Phelps an inspiration in more ways than one

When super swimmer Michael Phelps won his eighth gold medal at the recent Olympic Games in Beijing it was hard not to get swept up in the excitement of his accomplishment.

Regardless of the athlete or country you were cheering for, Phelps was amazing to watch because of the way he made it seem so easy. Not only did he win every race he entered - for the most gold medals ever won by a single athlete at one Olympics - but he won most of his races by quite a margin.

Now with 14 Olympic gold medals under his belt, 10 world championships and many world records, this 22 year old is the stuff of legends. Truly, Phelps is an amazing athlete and an inspiration for many.

But what makes his story even more compelling are the life details surrounding his rise to accomplishment. According to interviews, he was diagnosed with attention deficit/hyperactivity disorder (ADHD) in childhood, dealt with the divorce of his parents at an early age, was raised by a single mother and experienced bullying at school.

Each of these on their own can become obstacles for a child, but Phelps excelled in spite of it all.

I find it heartening to have such a superb example of the height of accomplishment possible for someone with a diagnosed mental illness such as ADHD. Phelps is living proof that people with ADHD can focus on pursuits they are truly interested in and can work toward goals in an incredibly driven way.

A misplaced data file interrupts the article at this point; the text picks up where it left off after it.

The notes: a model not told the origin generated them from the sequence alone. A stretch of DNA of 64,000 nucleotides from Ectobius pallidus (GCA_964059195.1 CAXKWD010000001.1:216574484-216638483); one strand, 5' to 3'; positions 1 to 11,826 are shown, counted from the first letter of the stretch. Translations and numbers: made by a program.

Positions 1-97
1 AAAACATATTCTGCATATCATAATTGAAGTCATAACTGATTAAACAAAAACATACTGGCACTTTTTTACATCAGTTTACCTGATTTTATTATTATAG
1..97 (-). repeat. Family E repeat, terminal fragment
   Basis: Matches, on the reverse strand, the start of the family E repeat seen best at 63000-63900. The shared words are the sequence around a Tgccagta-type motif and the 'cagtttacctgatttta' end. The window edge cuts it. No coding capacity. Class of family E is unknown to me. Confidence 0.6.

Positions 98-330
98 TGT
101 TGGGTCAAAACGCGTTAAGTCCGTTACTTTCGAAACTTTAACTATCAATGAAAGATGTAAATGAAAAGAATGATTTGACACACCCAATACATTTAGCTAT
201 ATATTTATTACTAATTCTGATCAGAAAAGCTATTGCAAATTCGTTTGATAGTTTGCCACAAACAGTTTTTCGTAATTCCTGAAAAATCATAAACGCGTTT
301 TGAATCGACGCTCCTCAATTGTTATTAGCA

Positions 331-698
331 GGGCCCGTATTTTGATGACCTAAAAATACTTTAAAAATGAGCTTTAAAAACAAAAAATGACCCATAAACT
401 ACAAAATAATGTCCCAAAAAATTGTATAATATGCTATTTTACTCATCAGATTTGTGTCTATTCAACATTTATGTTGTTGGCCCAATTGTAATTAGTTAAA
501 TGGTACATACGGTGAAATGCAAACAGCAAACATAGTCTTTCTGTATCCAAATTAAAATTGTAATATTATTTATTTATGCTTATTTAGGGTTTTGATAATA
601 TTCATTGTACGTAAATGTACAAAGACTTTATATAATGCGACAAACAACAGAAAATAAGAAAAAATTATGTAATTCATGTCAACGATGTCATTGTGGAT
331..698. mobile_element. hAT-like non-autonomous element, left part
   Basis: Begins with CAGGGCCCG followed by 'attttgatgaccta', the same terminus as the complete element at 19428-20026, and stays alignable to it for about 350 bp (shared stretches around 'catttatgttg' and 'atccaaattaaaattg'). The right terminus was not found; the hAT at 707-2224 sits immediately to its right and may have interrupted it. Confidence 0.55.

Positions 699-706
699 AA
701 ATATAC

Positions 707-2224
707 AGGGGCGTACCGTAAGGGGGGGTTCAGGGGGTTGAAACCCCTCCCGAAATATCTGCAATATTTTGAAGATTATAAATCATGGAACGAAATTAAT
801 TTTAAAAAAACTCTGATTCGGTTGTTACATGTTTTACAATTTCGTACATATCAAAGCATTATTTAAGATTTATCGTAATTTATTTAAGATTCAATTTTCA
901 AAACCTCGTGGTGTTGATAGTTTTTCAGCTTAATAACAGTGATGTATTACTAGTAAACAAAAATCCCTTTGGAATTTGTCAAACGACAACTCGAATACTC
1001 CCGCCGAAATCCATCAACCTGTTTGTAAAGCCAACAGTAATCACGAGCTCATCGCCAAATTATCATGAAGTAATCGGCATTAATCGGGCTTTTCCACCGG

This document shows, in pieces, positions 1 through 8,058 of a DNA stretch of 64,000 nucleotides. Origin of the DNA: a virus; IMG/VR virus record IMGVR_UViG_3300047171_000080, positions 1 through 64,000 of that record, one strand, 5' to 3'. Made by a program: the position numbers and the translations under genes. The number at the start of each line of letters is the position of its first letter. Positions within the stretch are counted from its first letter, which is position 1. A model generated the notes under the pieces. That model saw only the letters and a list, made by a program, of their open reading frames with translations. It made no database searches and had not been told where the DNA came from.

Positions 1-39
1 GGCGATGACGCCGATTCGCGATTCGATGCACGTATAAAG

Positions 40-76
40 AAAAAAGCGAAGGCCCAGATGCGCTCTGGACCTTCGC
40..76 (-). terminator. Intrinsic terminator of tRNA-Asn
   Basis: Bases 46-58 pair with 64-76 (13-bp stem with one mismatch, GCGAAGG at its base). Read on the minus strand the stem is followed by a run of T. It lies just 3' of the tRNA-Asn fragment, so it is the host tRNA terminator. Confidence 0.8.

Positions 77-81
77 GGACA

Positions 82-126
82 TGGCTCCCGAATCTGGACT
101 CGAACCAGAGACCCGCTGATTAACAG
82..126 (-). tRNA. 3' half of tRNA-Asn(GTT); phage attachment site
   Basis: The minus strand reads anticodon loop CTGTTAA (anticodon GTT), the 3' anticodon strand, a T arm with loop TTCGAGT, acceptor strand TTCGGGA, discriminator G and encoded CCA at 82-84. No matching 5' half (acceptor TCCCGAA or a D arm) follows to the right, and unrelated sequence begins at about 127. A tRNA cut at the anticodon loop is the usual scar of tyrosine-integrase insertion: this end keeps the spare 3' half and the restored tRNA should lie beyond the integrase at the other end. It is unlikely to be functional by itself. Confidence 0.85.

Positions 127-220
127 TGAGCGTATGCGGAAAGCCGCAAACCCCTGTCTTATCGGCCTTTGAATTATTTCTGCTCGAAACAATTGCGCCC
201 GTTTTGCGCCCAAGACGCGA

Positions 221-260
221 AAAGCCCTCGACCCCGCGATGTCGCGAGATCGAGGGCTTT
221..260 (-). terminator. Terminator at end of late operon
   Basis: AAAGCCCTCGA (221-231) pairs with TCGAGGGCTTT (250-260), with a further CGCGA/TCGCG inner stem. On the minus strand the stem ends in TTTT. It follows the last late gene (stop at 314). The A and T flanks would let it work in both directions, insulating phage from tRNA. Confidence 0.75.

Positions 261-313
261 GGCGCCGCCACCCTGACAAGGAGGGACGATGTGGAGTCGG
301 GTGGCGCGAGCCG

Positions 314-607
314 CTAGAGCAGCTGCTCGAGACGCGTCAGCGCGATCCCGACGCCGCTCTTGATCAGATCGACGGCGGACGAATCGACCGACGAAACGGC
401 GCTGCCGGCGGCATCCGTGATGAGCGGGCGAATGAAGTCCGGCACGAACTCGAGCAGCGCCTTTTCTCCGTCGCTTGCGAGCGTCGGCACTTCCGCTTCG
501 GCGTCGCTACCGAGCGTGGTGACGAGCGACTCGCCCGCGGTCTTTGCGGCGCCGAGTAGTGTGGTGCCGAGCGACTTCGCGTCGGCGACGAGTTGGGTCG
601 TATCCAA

A first step is for the individual to find his or her niche, an activity or subject of real interest and then pursue that. Coaching was also key for Phelps. He was recognized as a talent at a very early age and with the right direction his energy was channelled in a very productive way.

Of course, for children in elementary school it is not usually possible to specialize in only the subjects or activities of interest and this is where medication can be helpful for children dealing with ADHD.

Because of the necessity of focusing on a variety of subjects during the school years, these are often the most difficult for people with ADHD.

Often, the disorder is not recognized and when children perform below expectations they can be subject to criticism from parents and teachers. In addition to adult disappointment and criticism, children living with ADHD often get picked on by peers because their behaviour makes them stand out from the crowd.

Children with ADHD do tend to lack good impulse control and can therefore benefit from close supportive guidance, parenting and tutoring. In a structured environment such as boarding school or good homeschooling by someone who understands the issues, children can excel.

Contrary to the label of attention deficit, children with this disorder are not incapable of paying attention to things that have captured their imagination or interest, so the quality of instruction is paramount to success.

I hope Michael Phelps' story will prove both encouraging and inspirational for children and parents struggling through similar life issues.

If you think your child might be experiencing ADHD, I strongly urge you to speak with your doctor and get a proper diagnosis from a qualified professional. Help is available in a variety of forms.


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